@yifanxie on.wsj.com/3JjajJ3 @Lingling_Wei @natashakhanhk @yifanxie Instead, Shanghai saw Covid cases surge by nearly five times over the past week. While low by Western standards, Mr. Xi now faces a spiraling outbreak and the return of lockdowns, a twinned dilemma other world leaders hope their nations never see again.
on.wsj.com/3JjajJ3
Apr 8 6 tweets 6 min read
A citywide lockdown in Shanghai has badly disrupted food supplies, causing a wave of anxiety as residents ration dwindling stores of vegetables and staples. “I’m not sure if I can last for longer than five more days.”
@yifanxie @caocli @QiLiyan
on.wsj.com/3LNizmu @yifanxie @caocli @QiLiyan Reports of food shortages in the wealthy coastal megacity of 25 million have been met with shock elsewhere in China, where worries about having enough to eat are for most a relic of the past. “Now I understand why my parents’ generation like to stockpile.”
on.wsj.com/3LNizmu
Apr 7 4 tweets 3 min read
Families of patients who died recently at Shanghai’s biggest elderly-care facility are demanding to know whether a Covid outbreak that swept through the center led to their deaths, with some refusing the hospital's request to cremate the bodies.
@xinwenfan on.wsj.com/3JkpEsS @xinwenfan At least 20 patients have died in recent weeks at the Donghai Elderly Care Hospital, according to members of several families, who are still trying to understand why. The facility asked for families’ agreement to cremate the bodies in the hospital morgue.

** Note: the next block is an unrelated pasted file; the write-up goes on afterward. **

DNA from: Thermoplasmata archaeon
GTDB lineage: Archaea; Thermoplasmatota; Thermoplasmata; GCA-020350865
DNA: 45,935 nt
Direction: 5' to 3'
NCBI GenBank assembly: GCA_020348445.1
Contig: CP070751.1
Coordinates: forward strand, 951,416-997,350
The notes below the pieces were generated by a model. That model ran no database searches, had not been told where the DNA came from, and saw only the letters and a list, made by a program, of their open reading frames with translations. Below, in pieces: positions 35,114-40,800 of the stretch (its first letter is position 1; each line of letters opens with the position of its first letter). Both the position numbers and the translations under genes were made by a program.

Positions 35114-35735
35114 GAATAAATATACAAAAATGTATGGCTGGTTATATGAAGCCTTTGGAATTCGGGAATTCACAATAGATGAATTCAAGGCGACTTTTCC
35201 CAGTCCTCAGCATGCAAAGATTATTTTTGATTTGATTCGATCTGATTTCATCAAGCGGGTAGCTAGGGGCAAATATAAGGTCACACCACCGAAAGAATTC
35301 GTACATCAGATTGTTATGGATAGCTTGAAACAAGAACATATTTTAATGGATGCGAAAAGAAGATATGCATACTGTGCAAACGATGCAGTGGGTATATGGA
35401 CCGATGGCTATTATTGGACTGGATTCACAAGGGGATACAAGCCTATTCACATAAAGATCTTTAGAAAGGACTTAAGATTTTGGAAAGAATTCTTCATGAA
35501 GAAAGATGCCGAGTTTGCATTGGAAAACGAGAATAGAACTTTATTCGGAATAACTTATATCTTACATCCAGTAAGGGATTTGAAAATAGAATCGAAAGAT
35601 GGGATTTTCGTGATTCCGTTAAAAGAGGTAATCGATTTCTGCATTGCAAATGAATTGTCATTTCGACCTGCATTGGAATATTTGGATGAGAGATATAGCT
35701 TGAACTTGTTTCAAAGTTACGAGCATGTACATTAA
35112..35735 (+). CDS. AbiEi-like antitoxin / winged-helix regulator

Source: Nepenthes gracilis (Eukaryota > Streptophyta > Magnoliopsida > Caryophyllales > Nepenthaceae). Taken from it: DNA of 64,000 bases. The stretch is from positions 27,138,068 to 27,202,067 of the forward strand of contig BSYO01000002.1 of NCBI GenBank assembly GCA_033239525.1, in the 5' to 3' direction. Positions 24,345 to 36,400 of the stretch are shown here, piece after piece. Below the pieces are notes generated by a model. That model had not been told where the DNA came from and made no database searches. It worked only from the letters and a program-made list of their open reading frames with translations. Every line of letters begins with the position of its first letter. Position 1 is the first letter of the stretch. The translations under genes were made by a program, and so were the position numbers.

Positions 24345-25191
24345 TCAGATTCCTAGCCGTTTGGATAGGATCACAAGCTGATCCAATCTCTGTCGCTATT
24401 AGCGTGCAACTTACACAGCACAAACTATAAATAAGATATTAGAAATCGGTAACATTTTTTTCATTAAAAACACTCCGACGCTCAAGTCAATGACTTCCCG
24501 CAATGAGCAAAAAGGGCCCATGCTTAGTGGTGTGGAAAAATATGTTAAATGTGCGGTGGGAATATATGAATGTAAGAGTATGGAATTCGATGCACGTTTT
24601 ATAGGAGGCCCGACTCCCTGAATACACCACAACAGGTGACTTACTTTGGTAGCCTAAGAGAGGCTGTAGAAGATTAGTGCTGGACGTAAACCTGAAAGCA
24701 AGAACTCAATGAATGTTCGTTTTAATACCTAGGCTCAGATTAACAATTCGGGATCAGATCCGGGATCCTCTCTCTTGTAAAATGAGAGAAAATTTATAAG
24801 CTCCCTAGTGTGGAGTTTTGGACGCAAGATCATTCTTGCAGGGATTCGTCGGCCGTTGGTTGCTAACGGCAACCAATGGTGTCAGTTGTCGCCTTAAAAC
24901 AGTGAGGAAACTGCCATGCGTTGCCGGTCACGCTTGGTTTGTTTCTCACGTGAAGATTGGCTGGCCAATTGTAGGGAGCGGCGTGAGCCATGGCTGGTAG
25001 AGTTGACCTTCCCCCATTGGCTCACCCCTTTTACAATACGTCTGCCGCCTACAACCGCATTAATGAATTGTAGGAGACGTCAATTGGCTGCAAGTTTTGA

on.wsj.com/3JkpEsS
Apr 6 7 tweets 5 min read
Until Saturday, Dr. Zhu Weiping was a little-known epidemiologist working for Shanghai’s Pudong district. That was when two recordings in which she bluntly criticized the city’s Covid policy went viral, giving voice to widely-held frustrations.
@xinwenfan on.wsj.com/3x8Yhzu @xinwenfan Each recorded phone call, between the government scientist and a member of the public, has been shared hundreds of thousands of times, spreading the contention that Beijing’s Covid strategy isn’t working against the Omicron variant in Shanghai.
@xinwenfan
on.wsj.com/3x8Yhzu
Apr 6 5 tweets 5 min read
The Covid-19 pandemic forced many people to learn to work from home. In China’s financial center, it is now the opposite challenge: learning to live—round the clock—at the office.
@yuenok @natashakhanhk @caocli
on.wsj.com/3uYJgO7 @yuenok @natashakhanhk @caocli As China seeks to stamp out new outbreaks quickly with flash lockdowns and sweeping restrictions on movements, some companies in Shanghai have asked workers to stay in their offices for days or weeks at a time.
on.wsj.com/3uYJgO7
Apr 5 6 tweets 4 min read
She hasn’t tested positive or experienced any symptoms, but for 34-year-old Shanghai tech worker Lu Jiaying, a hellish, nearly 16-hour bus journey to a Shanghai quarantine facility. “My only wish is to leave this place alive.”